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Sleeping in the countryside, surrounded by wild nature is possible! The village of Tanekura is a small rustic hamlet perched in the Japanese Alps. This small town located in the prefecture of Gifu could be your dream destination: The Tanekura Inn. Tanekura, like other villages in this region, has remained authentic and retains the lush greenery of its mountains and terraced rice fields, and it's only 40 minutes from Takayama.
How to Get to the Village?
From Tokyo, take the Tokaido Shinkansen to Nagoya for 1.5 hours.
Wide View Hida
Then take JR Limited Express Wide View Hida. A train which connects Nagoya with Hida Furukawa for 2 hours and 30 minutes. The train is spacious and has wide windows for observing the scenery. During this journey, a voice announces important things to see, like castles, beautiful rivers, and more, which is quite uncommon.
Train to Sakakami
To Hida Furakawa, I took another train to the nearest station of Tanekura Inn, Sakakami Station. During the twenty minute train ride, I had the chance to see beautiful valleys, so keep your eyes open. To get to the hotel, the staff can pick you up depending on your train schedule. Alternatively, take a taxi from Hida Furukawa station (about ¥7000 one way).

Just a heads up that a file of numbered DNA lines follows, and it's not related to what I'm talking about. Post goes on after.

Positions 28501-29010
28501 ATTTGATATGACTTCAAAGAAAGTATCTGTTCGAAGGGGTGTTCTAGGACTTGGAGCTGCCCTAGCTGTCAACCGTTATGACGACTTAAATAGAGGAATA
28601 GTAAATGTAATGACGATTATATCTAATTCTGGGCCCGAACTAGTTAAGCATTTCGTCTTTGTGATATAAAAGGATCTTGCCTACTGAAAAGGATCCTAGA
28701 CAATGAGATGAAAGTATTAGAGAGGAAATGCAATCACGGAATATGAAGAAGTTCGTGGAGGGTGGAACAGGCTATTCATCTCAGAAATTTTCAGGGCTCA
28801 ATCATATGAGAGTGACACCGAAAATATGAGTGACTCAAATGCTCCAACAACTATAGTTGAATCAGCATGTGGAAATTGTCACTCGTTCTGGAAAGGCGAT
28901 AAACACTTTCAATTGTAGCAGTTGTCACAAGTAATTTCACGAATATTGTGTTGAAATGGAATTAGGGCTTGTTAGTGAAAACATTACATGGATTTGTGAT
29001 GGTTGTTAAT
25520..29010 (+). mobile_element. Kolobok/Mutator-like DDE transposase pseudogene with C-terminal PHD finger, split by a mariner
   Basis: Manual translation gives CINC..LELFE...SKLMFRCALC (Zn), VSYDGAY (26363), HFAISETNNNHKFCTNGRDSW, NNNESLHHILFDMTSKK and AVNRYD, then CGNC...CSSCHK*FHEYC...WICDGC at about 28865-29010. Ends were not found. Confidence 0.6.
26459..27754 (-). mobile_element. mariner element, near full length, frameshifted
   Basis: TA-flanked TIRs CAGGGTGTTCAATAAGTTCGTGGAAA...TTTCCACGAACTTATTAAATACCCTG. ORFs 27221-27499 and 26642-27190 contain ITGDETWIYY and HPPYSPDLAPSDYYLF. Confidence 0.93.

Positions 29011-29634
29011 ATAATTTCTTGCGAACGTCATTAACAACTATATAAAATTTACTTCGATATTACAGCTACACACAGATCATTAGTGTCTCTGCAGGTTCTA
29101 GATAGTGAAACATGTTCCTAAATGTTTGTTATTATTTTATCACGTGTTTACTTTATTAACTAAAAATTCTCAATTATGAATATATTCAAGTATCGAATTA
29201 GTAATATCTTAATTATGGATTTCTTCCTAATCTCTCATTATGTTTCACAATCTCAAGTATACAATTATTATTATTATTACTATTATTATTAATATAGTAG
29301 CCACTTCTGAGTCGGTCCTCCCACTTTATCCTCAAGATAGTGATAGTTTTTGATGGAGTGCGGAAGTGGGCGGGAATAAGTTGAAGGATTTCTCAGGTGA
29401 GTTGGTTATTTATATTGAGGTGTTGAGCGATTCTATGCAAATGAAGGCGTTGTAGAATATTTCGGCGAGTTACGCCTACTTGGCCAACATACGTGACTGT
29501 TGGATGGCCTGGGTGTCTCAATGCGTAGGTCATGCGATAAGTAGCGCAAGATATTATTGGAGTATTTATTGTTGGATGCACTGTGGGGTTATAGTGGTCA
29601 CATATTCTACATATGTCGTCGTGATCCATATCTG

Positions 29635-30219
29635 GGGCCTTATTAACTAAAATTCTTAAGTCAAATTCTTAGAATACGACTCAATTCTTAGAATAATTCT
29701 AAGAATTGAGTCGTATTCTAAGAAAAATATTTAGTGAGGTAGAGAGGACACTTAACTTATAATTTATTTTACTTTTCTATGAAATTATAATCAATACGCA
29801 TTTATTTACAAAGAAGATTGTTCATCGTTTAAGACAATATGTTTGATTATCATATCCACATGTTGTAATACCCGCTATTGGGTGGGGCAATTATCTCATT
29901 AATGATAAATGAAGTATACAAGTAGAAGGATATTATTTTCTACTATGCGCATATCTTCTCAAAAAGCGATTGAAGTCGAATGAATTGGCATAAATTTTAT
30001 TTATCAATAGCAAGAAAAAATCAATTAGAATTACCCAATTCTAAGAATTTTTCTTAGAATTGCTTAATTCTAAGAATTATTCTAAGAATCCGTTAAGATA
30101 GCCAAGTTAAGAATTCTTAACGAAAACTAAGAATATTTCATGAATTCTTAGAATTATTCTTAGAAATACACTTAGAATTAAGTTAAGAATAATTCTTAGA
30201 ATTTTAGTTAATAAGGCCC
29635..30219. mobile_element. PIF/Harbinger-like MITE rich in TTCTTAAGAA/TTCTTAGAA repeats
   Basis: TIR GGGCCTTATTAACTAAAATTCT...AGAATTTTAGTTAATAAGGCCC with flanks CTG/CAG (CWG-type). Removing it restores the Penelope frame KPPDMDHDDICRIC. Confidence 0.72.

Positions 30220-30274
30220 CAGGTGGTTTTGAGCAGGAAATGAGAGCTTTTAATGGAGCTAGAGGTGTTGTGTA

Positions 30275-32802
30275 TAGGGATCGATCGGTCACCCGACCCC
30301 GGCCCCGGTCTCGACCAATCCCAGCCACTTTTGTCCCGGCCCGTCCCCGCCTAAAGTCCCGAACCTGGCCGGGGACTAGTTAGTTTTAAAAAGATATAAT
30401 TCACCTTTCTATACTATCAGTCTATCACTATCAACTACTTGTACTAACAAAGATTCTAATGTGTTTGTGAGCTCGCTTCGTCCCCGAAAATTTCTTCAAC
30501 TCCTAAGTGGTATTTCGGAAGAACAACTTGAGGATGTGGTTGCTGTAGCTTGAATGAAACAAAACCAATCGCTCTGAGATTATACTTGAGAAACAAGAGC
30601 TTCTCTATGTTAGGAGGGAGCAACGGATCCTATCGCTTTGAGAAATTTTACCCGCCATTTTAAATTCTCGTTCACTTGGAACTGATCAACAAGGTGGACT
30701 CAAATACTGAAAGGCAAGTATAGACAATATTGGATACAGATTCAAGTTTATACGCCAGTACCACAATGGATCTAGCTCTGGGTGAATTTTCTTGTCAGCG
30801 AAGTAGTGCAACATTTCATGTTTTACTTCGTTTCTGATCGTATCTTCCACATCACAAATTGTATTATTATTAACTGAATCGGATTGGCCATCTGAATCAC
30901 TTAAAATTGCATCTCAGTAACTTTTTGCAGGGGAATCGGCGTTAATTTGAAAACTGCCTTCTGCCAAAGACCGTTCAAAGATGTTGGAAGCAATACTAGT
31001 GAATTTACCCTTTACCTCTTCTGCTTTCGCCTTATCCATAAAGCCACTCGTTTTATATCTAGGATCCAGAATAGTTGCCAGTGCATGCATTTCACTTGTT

Tanekura Village, in the Heart of the Japanese Alps
Once having left my belongings in my room, I took a walk to discover the village composed of barely 20 inhabitants and to enjoy the sunset. The village was beautiful because it was surrounded by rice fields, mountains and had a panoramic view over the nearby valleys. The houses in Tanekura Village are traditional, mainly wooden. The inhabitants mainly work in the fields or in the forest surrounding the village. Take a walk in this village to listen to and see the nature. Admiring the landscape is an incredibly relaxing way to spend your afternoon!
[caption id="attachment_28054" align="aligncenter" width="500"] Can you see Tanekura Inn?[/caption]
Tanekura Inn, An Old Japanese House Over a Hundred Years Old
Sleep at Tanekura Inn, A Gorgeous Experience In Nature
There are no grocery stores or konbinis nearby. Sleeping here is really about getting closer to nature and enjoying a quiet stay.
The Main House
The house was built using the traditional construction methods of this region. Tanekura Inn has been renovated so the house is suitable for accommodation. Nevertheless, it felt homey because they managed to keep the spirit and the atmosphere of the house intact, even after renovation and relocation. The spaces on the ground floor are common spaces. There is a dining space where guests can have dinner and breakfast... There is even an irori, a traditional Japanese sunken hearth used for cooking. Every room has large windows which overlook the countryside and the mountains. Upstairs, there are 4 bedrooms, some of which have tatami mats and others with beds.